This month Boral (ASX: BLD) held an analyst presentation in the US, speaking about the revival of the US housing market, and how its revenues should expand as that country gets past the debacle of the sub-prime lending market.
Using data from the US Census Bureau, analysts were told that US housing starts had bottomed out in 2009-2011, going under the historical trough of 830,000 houses, and hitting a low of around 500,000. Currently, levels are around 896,000 as of July, yet that is still much lower than the market average for underlying demand of 1.5 million homes. That level was last achieved in 2007 just when the GFC was beginning.
In the company’s estimation of the US economy, the housing market was growing at 2% average quarterly growth since late 2009, and even though the economy as a whole is still recovering, consumer confidence is at a six-year high.
Lending conditions have improved, and foreclosures were down 61% from its March 2010 peak. The average US housing analysts are forecasting housing starts to rebound to 1.1 million homes in FY2014.
How does Boral stand to benefit from this recovery and how is it positioning itself for more business? Since 2009, it has made several acquisitions of competitors, establishing itself as number one in providing brick, clay and concrete tile and stone veneer, as well as second largest supplier in fly ash (used for concrete).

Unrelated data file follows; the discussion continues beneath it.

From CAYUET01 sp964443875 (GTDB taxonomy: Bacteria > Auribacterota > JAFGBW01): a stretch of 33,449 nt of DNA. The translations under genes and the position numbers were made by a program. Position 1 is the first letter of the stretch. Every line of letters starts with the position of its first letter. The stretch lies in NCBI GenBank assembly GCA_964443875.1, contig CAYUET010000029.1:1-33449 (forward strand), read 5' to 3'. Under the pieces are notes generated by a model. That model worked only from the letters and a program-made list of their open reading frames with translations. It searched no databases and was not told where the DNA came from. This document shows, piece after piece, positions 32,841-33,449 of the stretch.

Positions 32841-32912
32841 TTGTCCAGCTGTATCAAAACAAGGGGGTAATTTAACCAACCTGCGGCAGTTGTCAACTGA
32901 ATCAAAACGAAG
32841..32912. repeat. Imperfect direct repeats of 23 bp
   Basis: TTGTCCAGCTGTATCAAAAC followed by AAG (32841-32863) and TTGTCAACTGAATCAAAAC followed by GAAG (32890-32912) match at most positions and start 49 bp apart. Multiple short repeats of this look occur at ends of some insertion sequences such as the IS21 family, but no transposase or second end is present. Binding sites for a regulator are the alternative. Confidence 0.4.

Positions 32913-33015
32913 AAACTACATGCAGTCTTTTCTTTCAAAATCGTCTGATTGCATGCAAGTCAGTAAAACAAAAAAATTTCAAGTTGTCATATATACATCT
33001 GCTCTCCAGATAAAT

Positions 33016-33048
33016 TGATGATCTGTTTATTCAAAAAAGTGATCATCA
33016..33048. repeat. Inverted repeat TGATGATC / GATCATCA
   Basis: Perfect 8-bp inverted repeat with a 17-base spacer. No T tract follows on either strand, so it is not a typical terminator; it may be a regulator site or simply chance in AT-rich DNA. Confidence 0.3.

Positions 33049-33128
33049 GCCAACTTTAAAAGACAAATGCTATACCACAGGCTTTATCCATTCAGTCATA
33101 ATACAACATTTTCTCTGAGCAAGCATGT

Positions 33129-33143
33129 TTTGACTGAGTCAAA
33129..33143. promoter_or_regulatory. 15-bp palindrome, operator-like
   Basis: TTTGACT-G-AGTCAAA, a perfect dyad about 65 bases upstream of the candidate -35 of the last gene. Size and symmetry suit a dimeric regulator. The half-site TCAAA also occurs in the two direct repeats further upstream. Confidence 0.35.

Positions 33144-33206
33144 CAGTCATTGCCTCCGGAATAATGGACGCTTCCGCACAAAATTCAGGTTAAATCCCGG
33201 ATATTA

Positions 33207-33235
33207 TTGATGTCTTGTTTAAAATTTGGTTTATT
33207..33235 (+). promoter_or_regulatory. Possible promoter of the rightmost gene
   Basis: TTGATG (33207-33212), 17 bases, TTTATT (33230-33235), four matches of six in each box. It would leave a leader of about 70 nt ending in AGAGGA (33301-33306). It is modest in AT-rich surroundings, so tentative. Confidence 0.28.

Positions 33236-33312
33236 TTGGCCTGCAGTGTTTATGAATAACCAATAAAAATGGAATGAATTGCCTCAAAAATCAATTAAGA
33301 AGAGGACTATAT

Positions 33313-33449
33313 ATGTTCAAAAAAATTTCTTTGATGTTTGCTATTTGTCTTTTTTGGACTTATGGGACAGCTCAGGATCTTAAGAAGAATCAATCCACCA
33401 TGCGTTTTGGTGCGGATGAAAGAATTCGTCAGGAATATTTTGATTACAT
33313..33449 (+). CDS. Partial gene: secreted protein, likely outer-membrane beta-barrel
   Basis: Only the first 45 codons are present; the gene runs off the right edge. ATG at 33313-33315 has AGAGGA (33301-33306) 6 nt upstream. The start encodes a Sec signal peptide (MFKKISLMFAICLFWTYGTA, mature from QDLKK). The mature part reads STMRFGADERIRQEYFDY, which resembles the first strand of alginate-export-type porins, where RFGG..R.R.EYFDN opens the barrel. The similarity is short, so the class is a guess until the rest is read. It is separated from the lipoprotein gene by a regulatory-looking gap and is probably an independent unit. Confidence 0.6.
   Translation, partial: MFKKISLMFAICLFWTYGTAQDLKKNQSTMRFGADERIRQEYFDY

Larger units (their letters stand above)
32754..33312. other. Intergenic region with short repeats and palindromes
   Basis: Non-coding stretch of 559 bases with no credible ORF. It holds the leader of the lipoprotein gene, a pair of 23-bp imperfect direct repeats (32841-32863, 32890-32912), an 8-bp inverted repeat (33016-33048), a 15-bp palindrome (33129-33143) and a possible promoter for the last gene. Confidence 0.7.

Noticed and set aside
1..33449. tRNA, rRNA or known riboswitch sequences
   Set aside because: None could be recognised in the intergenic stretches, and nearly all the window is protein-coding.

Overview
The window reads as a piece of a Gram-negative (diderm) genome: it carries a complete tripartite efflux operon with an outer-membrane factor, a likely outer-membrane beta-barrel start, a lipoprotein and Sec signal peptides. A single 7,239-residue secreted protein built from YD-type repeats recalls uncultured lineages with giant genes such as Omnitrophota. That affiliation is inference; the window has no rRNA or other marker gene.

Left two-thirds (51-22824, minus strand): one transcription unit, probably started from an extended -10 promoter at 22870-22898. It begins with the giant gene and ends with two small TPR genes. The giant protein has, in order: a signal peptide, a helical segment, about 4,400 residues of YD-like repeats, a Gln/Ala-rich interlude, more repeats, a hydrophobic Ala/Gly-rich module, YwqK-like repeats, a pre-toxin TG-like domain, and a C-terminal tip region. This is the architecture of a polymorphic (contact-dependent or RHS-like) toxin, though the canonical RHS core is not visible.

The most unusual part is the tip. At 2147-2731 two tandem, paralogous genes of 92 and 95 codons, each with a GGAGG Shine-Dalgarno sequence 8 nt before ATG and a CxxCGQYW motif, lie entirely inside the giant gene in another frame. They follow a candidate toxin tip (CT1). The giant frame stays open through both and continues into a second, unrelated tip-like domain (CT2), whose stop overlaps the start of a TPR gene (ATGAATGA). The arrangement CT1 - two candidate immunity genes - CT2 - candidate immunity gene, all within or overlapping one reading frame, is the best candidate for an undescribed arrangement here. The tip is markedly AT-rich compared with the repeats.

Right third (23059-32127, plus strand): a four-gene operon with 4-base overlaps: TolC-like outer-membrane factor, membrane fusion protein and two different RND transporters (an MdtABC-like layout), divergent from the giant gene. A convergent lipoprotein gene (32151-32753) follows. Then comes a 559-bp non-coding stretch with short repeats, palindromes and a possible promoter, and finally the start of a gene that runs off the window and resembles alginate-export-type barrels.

The US subsidiary aspires to have turnover of over US$2 billion within the total US$33 billion US housing exterior market. Back in 2005, when housing starts were over 2 million, the company had revenue of US$611 million, with earnings before interest, tax, depreciation and amortisation (EBITDA) margin of 22%. During the GFC in 2009, revenues fell to US$406 million and realised a net loss. In 2013, it saw higher revenue — $569 million — but still was turning a loss.
Currently, 66% of its US revenue is from residential homes, but in the future it wants to change that so that residential homes is 50%, and non-residential and repair/remodel segments are 25% each. This is to diversify exposure to market ups and downs.
It is also consolidating its branding so that company divisions and previously acquired competitor brand names are all changed over to only the Boral name and logo.
Within Boral itself, the US subsidiary only generates 10% of total revenues, with 78% coming from Australia and 11.2% in Asia. The last year it turned a profit was 2007.
Another Australian company that would benefit from an upturn in the US housing market is James Hardie (ASX: JHX), which had 69% of its turnover coming from the US.
Even if the US housing market improves to the level projected by the company, overall it won’t be a complete game changer for Boral’s total profits since the subsidiary’s portion of total earnings is small. Any improvement would be welcome, but the parent company needs the Australian property market to be on the move again, and soon.
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Motley Fool contributor Darryl Daté-Shappard does not own shares in any company mentioned.
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